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Swofford: ACC to revisit TV with ESPN

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Now that Pittsburgh and Syracuse are the newest members of the ACC, the conference has decided to begin the process of revisiting their television deal with ESPN. The current contract, a 12-year deal, $1.86 billion exclusive rights contract for football and men’s basketball, can be renegotiated in the event of expansion.

ACC commissioner John Swofford wouldn’t say how much the new deal would be worth, but the additions of Pitt and Syracuse by 2013 (unless an earlier exit is agreed upon) could place it well above the roughly $155 million annually the conference receives now.

My only goal would be the preference of sooner rather than later,” Swofford told the Associated Press. “We’re negotiating with a current partner that we know well and are already well-engaged with.”

The benefit of expansion is that many conferences, if not just about all, have provisions in their TV rights contracts that allow the two parties to revisit the terms of the agreement if the conference grows. Likewise, a deal can be nullified if a conference loses too many members and/or its attractiveness. This was the issue the Big 12 was facing if Oklahoma and Oklahoma State left for the Pac-12, and why Baylor was refusing to waive their right to litigation when Texas A&M appeared on their way to the SEC in August.

Baylor didn’t have much of a case to prove the departure of A&M would cause the Big 12 to lose its TV contract with ABC/ESPN and FOX, but that’s the danger of losing valuable conference members.

Conference realignment, more than anything, is about long-term financial growth and stability. And, when a conference expands, new members need to provide value — whether in television sets or brand recognition — so it can successfully revisit its TV contract with distributors.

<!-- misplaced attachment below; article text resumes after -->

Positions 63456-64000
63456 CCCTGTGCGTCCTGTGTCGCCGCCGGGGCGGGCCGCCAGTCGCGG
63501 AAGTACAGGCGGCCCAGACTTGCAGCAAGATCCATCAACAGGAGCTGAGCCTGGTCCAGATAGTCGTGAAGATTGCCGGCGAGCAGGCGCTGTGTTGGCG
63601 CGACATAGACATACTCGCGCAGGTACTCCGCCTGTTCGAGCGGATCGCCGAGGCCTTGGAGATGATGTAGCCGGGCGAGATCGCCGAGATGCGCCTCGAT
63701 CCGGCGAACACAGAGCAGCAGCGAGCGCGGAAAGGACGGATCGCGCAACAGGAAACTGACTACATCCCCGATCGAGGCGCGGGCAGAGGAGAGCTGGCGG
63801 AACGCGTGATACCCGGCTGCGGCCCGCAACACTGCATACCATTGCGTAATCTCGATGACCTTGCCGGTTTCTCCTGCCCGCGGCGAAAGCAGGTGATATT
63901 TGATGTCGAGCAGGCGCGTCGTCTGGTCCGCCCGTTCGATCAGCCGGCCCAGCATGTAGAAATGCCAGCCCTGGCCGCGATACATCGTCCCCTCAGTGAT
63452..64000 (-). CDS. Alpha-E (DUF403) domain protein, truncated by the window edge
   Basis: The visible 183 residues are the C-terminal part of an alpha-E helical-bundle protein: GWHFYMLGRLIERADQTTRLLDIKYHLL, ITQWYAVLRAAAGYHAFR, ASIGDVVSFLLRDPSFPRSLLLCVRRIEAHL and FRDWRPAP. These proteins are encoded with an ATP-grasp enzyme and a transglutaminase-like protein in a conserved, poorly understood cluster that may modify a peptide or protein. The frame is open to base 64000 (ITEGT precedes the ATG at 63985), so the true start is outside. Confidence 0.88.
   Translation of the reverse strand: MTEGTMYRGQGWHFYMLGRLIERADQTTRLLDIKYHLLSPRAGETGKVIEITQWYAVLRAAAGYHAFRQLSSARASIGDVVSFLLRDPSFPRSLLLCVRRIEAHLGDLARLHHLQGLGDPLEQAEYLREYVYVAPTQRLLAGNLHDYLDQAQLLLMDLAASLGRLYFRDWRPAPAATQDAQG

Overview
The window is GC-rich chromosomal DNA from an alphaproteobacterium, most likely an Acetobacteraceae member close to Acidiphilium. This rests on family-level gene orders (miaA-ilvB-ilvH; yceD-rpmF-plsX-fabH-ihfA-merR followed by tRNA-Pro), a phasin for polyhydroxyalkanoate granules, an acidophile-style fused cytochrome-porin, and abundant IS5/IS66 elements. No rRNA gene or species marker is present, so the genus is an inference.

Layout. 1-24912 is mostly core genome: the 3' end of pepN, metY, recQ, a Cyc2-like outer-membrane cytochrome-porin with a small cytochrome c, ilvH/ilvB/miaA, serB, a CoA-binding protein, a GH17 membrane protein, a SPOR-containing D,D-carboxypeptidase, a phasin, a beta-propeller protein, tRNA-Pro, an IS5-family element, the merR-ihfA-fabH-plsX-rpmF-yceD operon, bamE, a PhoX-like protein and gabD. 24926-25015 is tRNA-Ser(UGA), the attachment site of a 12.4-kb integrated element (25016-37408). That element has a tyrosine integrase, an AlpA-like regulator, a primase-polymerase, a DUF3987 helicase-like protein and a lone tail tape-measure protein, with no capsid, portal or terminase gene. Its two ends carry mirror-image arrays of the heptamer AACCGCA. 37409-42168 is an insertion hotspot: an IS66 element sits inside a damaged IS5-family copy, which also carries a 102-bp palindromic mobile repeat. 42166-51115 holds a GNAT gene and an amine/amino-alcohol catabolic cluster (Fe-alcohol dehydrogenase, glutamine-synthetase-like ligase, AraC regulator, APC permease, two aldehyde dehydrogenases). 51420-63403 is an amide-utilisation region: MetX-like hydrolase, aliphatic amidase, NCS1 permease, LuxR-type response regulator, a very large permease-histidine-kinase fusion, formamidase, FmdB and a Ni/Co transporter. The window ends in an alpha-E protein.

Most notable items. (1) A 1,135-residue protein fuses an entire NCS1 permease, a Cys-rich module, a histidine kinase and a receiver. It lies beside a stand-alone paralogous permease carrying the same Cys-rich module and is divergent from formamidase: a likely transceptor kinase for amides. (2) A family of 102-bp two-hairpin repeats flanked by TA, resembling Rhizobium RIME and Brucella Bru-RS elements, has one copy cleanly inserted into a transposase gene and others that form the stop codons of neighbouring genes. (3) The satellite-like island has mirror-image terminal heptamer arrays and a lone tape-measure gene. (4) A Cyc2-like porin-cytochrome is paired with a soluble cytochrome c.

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4 Responses to “Swofford: ACC to revisit TV with ESPN”
  1. deadeye says: Oct 7, 2011 5:41 PM

    They need to get revenues up ASAP. The ACC knows for a fact that the SEC is gonna come looking for new markets in North Carolina and Virginia in their quest to reach 16 teams. If revenue can be raised quickly enough they might luck out and not lose a solid program to the SEC.

    The SEC might pluck VT and/or NC State. Heck if they could find a way to do it, the SEC would love to grab Duke and UNC. Either way, the ACC will get raided by the SEC within two years.

  2. drummerhoff says: Oct 7, 2011 5:56 PM

    @BK

    You got me thinkin’ …

    Why did the Big12 lose their minds when Nebraska and A&M departed, but the collective tone with Colorado and now Mizzou is “we’ll be fine without them”?
    IOW, why is the perceived value of schools like Colorado & Mizzou no big deal to the Big12, but to the PAC and SEC those same schools are Boardwalk & Park Place?

  3. teke184 says: Oct 7, 2011 6:49 PM

    The Big 12 is thinking in terms of current program quality. The SEC and PAC 12 are looking at markets to leverage for their TV deals.

  4. thefiesty1 says: Oct 7, 2011 6:58 PM

    Just become a basketball conference already and get it over with.

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